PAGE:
Have you ever wished that you could be or do anything else instead of writing, and if so what?

A Little Bit of Madness features a feisty, sometimes vulnerable, heroine, who is an art therapist. I would be lying if I didn’t say we share a few similar traits.  My background is in Art and design, so obviously I love to paint and sculpt and had decided Art Therapy was something I wanted to do with my life. I didn’t want to teach in the traditional sense. I wanted to share art in a more hands-on way.  Personally, I found art (sculpting, in particular) hugely therapeutic and I could see how it would benefit people with learning/physical difficulties, also people with dementia. Unfortunately, the post-grad course was postponed due to my own mother’s early onset Alzheimer’s. Looking back, my first attempts at novel writing were possibly a catharsis to that loss in my own life. Losing my mum so young was devastating, of course, but I found my way of coping was to remember the hysterically funny moments we had (and we did, much to the bemusement of my father, who just didn’t get women’s quirky SOH).  I think the seeds were sown for A Little Bit of Madness back then.

Have you ever written naked?

Yes, but only in my bedroom with a lipstick.

Are you jealous of other writers?

Again, I’d be lying if said I wasn’t. Not of their success, I hasten to add. I don’t know of many writers who haven’t worked extremely hard to get their work ‘out there’ and who continue to do so, especially in today’s demanding publishing climate. I am jealous of their wonderful, seemingly natural, inspiring talent, though. Grrrrr. Why can’t I write like that?

Have you had to learn new skills and tricks or attempted impossible feats in order to get a book finished?

Did I mention that as well as being feisty and sometimes vulnerable our heroine in A Little Bit of Madness is also … a little bit mad? She decided it would be a good idea to attract media attention to the plight of her old people’s threatened home closure by abseiling from a church steeple. As I did mention above, I try to be very thorough in my research and hands-on if I can. So, I threw myself from… Seriously! I did! I learned to abseil. Suspecting the town council might not be overly impressed finding me dangling from the local church, I threw myself down a rock-face instead.  I loved it – and, actually, there are sponsored abseils from buildings in aid of various charities, so…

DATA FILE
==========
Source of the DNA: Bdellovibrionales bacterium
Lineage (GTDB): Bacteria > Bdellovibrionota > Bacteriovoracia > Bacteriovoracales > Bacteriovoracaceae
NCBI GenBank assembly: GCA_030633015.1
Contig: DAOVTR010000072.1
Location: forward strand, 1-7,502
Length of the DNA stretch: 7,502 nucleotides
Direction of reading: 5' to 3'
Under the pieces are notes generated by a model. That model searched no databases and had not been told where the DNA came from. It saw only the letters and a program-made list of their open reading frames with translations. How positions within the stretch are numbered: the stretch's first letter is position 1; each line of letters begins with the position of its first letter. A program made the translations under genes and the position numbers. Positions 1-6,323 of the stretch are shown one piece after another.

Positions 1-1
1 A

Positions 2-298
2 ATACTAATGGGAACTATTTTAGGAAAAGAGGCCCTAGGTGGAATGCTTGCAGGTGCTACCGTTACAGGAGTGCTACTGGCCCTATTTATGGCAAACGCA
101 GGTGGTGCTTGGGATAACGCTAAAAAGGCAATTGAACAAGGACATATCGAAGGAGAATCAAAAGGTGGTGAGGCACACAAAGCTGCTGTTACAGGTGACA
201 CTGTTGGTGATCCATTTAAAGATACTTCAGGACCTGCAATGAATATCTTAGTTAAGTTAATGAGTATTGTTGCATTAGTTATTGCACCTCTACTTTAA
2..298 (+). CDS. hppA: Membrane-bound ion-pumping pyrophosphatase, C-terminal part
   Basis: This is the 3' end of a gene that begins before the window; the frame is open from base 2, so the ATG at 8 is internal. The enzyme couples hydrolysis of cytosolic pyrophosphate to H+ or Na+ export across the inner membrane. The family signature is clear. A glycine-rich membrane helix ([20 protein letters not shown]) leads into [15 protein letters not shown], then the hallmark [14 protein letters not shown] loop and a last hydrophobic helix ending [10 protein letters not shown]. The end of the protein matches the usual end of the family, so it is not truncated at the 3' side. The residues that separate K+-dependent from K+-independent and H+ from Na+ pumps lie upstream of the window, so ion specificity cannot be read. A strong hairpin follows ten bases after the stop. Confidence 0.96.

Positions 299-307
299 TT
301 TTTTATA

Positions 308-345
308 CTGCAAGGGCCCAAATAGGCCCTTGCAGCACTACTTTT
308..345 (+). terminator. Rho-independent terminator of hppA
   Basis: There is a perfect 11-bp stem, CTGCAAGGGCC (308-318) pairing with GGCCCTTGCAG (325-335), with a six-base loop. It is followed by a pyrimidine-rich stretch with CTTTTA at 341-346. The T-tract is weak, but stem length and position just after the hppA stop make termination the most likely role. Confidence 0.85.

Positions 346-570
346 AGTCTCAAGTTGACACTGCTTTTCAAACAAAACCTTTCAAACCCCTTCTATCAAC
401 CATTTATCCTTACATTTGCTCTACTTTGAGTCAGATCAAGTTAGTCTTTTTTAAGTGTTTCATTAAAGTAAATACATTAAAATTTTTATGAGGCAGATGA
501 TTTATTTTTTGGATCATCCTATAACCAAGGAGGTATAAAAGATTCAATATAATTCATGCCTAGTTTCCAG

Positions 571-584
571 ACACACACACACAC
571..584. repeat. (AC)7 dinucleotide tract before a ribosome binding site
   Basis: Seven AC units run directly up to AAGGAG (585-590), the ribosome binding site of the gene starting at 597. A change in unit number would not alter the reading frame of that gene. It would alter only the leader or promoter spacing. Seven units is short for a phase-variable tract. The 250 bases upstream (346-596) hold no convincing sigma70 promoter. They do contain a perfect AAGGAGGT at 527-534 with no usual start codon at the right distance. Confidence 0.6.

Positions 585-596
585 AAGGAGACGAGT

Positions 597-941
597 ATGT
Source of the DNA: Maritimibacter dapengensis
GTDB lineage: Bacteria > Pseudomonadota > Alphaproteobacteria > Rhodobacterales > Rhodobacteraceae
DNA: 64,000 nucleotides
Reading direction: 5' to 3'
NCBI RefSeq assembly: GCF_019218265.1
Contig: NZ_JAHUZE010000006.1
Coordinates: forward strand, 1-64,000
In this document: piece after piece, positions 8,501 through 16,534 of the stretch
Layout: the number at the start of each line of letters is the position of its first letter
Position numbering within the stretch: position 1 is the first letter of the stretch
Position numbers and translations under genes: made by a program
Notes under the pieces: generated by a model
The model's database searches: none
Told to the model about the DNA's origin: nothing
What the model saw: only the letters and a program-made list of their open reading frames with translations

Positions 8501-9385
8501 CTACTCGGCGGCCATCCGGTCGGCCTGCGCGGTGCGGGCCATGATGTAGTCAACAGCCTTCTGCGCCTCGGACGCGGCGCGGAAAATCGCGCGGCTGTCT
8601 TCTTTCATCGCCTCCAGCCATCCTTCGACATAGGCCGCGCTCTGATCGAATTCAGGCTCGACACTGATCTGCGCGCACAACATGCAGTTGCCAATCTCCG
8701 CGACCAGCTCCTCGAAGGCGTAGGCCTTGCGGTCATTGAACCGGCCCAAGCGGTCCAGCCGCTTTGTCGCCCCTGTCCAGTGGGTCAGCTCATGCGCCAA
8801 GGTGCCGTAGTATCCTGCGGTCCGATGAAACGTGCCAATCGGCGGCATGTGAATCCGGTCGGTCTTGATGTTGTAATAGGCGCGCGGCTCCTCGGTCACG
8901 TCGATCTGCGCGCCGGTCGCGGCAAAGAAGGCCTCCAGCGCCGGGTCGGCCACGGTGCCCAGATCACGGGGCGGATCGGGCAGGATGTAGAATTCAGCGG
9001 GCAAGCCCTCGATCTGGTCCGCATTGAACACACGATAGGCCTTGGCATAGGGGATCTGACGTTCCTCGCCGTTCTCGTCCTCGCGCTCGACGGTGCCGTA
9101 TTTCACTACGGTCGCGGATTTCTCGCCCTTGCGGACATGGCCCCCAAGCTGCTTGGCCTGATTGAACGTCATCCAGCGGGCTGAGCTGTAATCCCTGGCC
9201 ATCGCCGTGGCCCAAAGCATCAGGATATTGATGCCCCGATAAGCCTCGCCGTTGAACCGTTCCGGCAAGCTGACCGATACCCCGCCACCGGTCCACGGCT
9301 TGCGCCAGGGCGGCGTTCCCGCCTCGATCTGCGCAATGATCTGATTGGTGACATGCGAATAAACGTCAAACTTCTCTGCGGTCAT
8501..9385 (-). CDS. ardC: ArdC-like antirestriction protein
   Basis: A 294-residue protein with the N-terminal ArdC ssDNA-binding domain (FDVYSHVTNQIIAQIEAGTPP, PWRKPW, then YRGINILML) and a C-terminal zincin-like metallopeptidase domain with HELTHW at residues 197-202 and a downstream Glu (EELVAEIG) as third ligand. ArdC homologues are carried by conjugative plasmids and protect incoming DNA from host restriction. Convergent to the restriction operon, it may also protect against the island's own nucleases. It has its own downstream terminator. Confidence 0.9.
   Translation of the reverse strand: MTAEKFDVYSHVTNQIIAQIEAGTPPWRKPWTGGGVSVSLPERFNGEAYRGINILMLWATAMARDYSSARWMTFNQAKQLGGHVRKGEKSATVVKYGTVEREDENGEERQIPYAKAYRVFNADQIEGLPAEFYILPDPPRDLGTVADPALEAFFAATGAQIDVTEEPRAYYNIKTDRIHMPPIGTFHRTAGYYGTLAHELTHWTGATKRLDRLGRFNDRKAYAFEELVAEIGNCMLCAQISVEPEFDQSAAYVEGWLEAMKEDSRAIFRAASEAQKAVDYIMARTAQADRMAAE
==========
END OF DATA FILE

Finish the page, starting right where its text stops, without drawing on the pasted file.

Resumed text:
If you could commit the perfect murder where would you hide the body?

Under the bed.  The amount of housework that gets done around here lately, they’d possibly never find it.

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Where can you find out more about Sheryl and buy her book?

A Little Bit of Madness is available in Kindle format from Amazon.com and Amazon.co.uk.

You can also meet Sheryl online in various locations including:

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Why ‘The Thursday Throng’?

These posts are called The Thursday Throng in honour of the throng that waits eagerly outside the book store when a new author is doing a book signing event or appearance. On this website it takes the form of a ‘Meet the Author‘ online event with some information about our author’s latest book and an interview. If you would like to take part in the Thursday Throng then why not visit Thursday Throng Author Interview Guidelines to find out more.

If you would like to see all the Authors who have been featured on The Thursday Throng you can click here: womanontheedgeofreality.com/2012/06/17/the-thursday-throng/

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4 thoughts on “An Interview with Sheryl Browne, author of A Little Bit of Madness

  1. Sheryl Browne says:

    Hi Linda! I just saw your lovely review! Thank you so very much, it has totally made my day. I needed something to cheer me up. We are just setting off from the marina in our boat – in the rain, as per. Holidaying in the UK – why do we do it?. Ah, well, there’s hope yet. I think I spy the sun poking back out through the clouds. Here’s hoping. 🙂 Thank you so much for my lovely interview, too. Reading it through reminds me of how much I loved writing A Little Bit of Madness. The book recently made the Guardian Not the Booker Prize long list – totally thrilled about that, too. It just goes to show you have to keep at it and keep trying. I’ll be back later, when we have found a safe harbour. Keep safe everyone! A huge thank you to those people who voted for a A Little Bit of Madness, despite the horrendous voting system. Ooops! I just gave myself a five star rating! Well, why not? 🙂